Ignoring Homer, later writers envisaged the Labyrinth as an edifice rather than a single dancing path to the center and out again, and gave it numberless winding passages and turns that opened into one another, seeming to have neither beginning nor end. Ovid, in his Metamorphoses, suggests that Daedalus constructed the Labyrinth so cunningly that he himself could barely escape it after he built it. Daedalus built the labyrinth for King Minos, who needed it to imprison his wife's son the Minotaur. The story is told that Poseidon had given a white bull to Minos so that he might use it as a sacrifice. Instead, Minos kept it for himself; and in revenge, Poseidon made his wife Pasiphaë lust for the bull with the help of Aphrodite. For Pasiphaë, as Greek mythologers interpreted it, Daedalus also built a wooden cow so she could mate with the bull, for the Greeks imagined the Minoan bull of the sun to be an actual, earthly bull, the slaying of which later required a heroic effort by Theseus.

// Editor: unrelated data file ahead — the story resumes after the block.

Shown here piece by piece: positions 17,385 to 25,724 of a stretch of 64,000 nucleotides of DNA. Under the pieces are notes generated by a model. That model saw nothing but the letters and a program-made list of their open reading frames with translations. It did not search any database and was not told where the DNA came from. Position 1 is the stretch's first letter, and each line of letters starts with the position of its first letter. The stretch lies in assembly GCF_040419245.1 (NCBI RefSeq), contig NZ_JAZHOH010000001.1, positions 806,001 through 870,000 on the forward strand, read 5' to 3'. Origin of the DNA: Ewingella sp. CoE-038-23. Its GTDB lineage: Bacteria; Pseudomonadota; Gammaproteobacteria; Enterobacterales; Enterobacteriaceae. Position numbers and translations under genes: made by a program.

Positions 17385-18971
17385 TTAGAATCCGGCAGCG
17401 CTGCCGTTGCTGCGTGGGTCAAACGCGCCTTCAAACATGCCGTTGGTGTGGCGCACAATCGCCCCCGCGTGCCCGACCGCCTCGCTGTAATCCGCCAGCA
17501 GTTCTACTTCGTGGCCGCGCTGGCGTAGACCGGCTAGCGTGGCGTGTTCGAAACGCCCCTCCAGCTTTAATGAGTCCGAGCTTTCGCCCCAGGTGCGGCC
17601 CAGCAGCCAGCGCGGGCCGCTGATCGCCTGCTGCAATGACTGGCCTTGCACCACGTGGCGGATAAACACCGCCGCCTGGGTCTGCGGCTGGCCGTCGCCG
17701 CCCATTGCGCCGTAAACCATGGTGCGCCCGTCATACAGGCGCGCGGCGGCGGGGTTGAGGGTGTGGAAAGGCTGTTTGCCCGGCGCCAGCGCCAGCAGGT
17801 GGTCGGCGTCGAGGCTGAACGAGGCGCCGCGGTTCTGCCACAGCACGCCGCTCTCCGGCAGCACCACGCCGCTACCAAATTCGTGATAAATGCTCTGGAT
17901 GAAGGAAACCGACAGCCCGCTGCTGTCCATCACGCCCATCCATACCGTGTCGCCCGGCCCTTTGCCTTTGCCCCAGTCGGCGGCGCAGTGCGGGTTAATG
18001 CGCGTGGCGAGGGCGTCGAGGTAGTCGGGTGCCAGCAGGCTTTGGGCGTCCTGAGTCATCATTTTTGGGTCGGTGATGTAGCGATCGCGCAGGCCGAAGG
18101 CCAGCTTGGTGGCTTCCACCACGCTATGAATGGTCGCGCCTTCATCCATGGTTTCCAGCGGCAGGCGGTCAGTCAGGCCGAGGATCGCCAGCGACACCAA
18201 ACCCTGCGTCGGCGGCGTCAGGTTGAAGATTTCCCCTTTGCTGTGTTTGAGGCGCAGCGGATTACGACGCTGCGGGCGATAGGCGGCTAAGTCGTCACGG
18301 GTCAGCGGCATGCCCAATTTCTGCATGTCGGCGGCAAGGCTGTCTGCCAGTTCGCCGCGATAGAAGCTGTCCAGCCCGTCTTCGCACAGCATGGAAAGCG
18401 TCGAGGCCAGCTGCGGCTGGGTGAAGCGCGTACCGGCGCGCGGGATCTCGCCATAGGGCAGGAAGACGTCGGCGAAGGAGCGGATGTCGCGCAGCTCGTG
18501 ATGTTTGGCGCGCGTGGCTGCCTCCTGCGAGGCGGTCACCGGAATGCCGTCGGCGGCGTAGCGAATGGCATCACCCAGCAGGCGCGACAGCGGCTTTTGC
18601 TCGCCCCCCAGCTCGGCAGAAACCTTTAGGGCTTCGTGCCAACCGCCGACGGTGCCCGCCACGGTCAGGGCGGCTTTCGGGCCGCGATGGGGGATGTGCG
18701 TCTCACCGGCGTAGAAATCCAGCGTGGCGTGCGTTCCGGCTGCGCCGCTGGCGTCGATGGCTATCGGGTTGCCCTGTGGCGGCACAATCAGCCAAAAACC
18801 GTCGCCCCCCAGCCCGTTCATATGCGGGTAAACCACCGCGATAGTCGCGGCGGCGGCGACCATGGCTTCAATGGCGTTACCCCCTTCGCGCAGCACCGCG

This story thus encourages others to consider the long-term consequences of their own inventions with great care, lest those inventions do more harm than good. As in the tale of Icarus' wings, Daedalus is portrayed assisting in the creation of something that has subsequent negative consequences, in this case with his creation of the monstrous Minotaur's almost impenetrable labyrinth which made slaying the beast an endeavour of legendary difficulty. Additionally, Daedalus' legend evokes the virtue of humility as the Daedalean labyrinth was defeated by a simple ball of thread that its architect had ostensibly failed to consider.
Daedalus and Icarus